We’ve all faced some pretty challenging driving conditions over the past week or so, to say the least. Although you may have managed to stay safe so far, it’s not quite over just yet..
..cue stormy weather.
Just as you were getting to grips with driving in the snow (or getting good at avoiding it completely), storms bring about a whole host of new weather experiences to deal with, such as strong winds and heavy rain. Fasten your seatbelts, we’ve put together some tips on how to keep safe when you’re taken by storm:
- Avoid using your car if possible – this will always be our first recommendation. If it looks bad, don’t drive in it unless you absolutely have to. Have a duvet day or use another mode of transport if possible.
- Make sure everything is in order – although this is something you should always keep on top of, in stormy weather it’s all the more important! Make sure your windscreen wipers are working and that your tyres have enough tread (remember – The law requires car tyres to have a minimum tread depth of 1.6mm). Read more in our tyre guide. Make sure the heater works so you can use it not just to keep you warm, but also to effectively clear the mist from the inside of the car’s windows.
- Slow down – there is no need to drive at the speed limit (remember it’s a maximum not a target). If the conditions of the road are too slippery/it’s too windy or visibility is low, reduce your speed. Refer to The Highway Code rules 125 and 126 for more information.
- Keep your distance – this is probably one of the most important safety tips we can give you. In rainy weather the time it takes for you to come to a stop (even when you put your foot fully down on the brake) will increase. You may feel that you are able to brake in time, but never underestimate other road users.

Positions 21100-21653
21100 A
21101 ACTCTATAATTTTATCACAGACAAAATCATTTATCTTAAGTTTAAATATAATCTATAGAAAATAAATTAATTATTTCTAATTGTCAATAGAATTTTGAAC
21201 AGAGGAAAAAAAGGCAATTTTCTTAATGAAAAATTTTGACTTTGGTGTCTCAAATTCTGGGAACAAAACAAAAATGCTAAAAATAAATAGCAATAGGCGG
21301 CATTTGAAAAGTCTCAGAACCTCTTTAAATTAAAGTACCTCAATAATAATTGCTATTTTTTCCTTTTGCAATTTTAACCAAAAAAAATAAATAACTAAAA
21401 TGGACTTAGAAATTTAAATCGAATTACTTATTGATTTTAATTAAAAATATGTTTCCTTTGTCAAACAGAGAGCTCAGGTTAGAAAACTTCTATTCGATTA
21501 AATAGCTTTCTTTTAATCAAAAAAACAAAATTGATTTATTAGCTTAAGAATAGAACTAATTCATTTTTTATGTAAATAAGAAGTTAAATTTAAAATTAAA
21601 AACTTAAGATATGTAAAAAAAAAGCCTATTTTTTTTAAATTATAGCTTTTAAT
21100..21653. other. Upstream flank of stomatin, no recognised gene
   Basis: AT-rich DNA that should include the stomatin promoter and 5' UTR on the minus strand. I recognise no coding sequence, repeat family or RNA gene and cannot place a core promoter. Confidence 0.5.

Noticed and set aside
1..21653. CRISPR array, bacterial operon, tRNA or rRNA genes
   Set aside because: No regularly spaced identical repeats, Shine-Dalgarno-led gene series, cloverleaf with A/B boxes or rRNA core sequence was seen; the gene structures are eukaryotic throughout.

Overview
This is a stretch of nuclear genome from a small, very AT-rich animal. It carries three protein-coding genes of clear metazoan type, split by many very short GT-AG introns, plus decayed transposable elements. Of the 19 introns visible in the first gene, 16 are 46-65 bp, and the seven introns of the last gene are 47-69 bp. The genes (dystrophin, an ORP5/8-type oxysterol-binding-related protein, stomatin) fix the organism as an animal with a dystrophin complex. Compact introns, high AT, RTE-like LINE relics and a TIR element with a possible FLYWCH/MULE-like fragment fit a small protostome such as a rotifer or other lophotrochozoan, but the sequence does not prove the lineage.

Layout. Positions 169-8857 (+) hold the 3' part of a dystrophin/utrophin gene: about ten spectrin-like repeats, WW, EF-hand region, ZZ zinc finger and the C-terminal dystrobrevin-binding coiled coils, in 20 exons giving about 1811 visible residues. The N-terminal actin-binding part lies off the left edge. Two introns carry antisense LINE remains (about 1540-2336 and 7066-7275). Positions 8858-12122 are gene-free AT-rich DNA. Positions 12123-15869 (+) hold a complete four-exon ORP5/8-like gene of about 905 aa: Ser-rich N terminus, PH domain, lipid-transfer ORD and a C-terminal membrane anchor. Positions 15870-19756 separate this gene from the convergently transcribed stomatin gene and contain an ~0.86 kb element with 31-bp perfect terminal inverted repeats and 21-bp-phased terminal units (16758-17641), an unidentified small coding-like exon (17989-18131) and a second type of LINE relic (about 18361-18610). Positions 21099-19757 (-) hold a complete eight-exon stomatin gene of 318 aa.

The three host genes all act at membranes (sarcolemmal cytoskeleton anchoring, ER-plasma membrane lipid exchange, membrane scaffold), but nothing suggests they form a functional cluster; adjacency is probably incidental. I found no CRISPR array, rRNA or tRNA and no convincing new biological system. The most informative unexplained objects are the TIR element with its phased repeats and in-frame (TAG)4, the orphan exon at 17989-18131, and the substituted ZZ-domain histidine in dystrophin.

- Be mindful of large vehicles – they may not be able to see you! Either that or if you get too close you will be battling lots of spray (particularly on motorways).
- Turn your lights on – turn your dipped beam headlights on to help other vehicles see you (even if its daylight). Remember, you mustn’t use your fog lamps unless the visibility is very poor
- Keep a firm grip on the wheel – keep both hands on the wheel in case the wind begins to move your vehicle or if you hit surface water (aquaplaning)
For more in depth information and further details on driving in difficult conditions, why not take a look at our blog posts on what to take with you in the car this winter, driving in snow and ice and driving in fog.
Just in case the unfortunate does happen make sure you’re prepared by reading our guide on what to do if you have an accident.
Just remember it’s perfectly natural to feel anxious driving in these sorts of conditions, but follow the above steps and adapt your driving style and you should start to learn and build your confidence for the next time you have to drive in rain, snow or wind.